If one measures the success of government in only economic terms, turning to market-based approaches (including privatization) might be seen to have some benefit. Faced with the need to balance today’s budgets, the cash infusion that privatization provides can close budget holes. Chicago’s sale of its parking meters generated almost $2 billion that was used to avoid raising taxes. This provided a short-term benefit, particularly for the wealthy, but caused long-term harm to the larger community.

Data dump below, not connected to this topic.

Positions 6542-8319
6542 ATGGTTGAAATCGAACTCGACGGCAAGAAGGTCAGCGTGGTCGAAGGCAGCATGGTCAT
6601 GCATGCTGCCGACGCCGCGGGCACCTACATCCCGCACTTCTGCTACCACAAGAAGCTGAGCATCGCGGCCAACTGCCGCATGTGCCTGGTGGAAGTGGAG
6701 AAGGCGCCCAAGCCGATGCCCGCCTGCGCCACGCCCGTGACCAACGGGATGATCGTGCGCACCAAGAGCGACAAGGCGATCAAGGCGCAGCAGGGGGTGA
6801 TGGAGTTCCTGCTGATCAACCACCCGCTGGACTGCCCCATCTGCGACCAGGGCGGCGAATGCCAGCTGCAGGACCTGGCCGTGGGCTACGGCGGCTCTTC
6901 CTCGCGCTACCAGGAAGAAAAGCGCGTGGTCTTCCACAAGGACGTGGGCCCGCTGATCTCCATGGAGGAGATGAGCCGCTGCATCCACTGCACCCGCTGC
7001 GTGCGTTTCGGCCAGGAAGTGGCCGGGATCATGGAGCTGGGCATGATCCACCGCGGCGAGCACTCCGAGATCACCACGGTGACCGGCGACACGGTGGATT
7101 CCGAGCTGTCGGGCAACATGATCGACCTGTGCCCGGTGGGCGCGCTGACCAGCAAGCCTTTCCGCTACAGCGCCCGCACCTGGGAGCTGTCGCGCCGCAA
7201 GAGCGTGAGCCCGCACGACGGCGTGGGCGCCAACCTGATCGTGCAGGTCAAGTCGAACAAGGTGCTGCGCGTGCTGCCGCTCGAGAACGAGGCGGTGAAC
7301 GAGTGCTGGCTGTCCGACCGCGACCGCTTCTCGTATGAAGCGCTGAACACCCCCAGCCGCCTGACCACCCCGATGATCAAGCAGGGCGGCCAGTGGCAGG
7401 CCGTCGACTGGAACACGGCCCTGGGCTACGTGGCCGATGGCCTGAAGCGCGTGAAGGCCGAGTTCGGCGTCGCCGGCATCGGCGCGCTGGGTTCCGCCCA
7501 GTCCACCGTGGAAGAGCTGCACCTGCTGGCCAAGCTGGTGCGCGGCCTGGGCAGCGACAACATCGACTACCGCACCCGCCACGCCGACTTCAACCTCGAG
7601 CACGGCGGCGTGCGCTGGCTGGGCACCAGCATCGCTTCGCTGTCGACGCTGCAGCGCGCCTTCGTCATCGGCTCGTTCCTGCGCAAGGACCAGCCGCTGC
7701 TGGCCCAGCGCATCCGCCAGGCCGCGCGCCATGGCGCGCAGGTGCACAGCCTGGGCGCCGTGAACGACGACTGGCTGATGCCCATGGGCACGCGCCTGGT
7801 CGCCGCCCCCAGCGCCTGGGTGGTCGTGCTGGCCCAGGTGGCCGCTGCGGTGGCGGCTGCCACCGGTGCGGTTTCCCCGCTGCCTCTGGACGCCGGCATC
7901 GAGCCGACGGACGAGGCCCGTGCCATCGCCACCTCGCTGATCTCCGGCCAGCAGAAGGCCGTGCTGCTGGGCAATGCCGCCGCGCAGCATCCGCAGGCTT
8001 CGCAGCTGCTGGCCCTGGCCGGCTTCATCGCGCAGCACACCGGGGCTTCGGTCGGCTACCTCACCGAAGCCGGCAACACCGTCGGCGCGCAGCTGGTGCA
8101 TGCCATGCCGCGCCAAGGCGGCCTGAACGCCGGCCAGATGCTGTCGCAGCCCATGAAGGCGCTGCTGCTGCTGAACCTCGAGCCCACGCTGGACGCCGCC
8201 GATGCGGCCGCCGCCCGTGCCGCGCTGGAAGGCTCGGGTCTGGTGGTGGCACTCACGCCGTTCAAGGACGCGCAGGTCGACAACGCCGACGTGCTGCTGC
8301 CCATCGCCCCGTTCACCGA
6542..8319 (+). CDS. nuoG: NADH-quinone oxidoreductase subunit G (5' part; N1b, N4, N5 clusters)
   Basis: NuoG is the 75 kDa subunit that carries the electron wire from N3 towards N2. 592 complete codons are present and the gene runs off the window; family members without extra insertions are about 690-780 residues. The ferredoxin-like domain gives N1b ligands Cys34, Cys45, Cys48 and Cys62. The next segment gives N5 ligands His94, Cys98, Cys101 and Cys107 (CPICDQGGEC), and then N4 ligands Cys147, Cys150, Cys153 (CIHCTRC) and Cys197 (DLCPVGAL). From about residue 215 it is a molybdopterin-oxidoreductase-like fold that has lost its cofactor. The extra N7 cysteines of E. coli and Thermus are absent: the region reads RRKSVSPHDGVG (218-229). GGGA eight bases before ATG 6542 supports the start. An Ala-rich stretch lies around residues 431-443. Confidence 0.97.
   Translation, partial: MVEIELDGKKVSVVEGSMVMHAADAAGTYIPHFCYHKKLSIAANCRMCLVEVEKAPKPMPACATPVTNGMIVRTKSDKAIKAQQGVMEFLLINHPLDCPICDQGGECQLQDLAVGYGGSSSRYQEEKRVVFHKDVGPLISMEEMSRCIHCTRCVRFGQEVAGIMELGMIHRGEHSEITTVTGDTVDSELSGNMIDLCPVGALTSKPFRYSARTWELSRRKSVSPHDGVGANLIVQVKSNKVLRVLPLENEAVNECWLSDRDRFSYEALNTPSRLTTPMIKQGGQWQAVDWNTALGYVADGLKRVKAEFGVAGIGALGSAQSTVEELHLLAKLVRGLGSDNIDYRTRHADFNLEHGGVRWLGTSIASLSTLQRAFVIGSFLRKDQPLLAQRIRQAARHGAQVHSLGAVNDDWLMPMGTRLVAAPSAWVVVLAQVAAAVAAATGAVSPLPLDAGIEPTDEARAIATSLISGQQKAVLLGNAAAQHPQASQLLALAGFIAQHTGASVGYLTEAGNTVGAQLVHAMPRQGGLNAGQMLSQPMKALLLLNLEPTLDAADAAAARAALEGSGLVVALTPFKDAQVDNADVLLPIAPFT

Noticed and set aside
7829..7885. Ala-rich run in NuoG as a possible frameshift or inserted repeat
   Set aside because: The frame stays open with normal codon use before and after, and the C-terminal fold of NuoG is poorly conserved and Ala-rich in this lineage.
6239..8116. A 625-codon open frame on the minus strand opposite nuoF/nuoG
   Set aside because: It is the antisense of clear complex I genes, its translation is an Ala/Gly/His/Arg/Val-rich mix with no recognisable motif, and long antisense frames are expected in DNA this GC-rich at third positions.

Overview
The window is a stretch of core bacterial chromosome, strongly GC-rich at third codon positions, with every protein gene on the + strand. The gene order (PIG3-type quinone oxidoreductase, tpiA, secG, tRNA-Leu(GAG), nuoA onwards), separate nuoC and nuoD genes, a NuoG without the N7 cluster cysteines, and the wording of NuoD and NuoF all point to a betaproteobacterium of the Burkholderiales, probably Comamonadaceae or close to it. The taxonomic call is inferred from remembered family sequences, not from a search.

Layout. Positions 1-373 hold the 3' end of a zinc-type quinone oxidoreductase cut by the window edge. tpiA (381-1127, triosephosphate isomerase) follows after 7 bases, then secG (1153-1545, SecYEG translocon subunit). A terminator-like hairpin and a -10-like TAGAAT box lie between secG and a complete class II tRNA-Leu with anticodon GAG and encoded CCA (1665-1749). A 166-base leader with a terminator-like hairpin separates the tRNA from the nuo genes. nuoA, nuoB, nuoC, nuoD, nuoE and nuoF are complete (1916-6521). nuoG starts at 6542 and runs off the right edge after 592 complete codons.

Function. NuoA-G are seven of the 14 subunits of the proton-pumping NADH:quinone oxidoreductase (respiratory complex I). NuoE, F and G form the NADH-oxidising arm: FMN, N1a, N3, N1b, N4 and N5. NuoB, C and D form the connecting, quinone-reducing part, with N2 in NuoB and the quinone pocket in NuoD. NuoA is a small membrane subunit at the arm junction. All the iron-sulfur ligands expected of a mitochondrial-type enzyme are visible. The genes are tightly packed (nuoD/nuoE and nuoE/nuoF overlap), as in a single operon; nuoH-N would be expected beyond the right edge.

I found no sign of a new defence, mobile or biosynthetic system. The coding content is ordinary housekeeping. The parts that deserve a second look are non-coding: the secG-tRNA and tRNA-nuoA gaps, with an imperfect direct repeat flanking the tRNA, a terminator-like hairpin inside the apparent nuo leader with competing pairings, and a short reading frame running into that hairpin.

There seems to be too little public debate on the meaning of citizen-as-customer and government-as-business. If the ITPI report is on target, the net effect of privatization is to widen the divide between rich and poor, white and black. It turns a community into a collection of isolated consumers. It diminishes our sense of shared responsibility. We need to hit the pause button and have this discussion before we have gone too far and permanently ruptured the democratic society of which we think we are part.—Martin Levine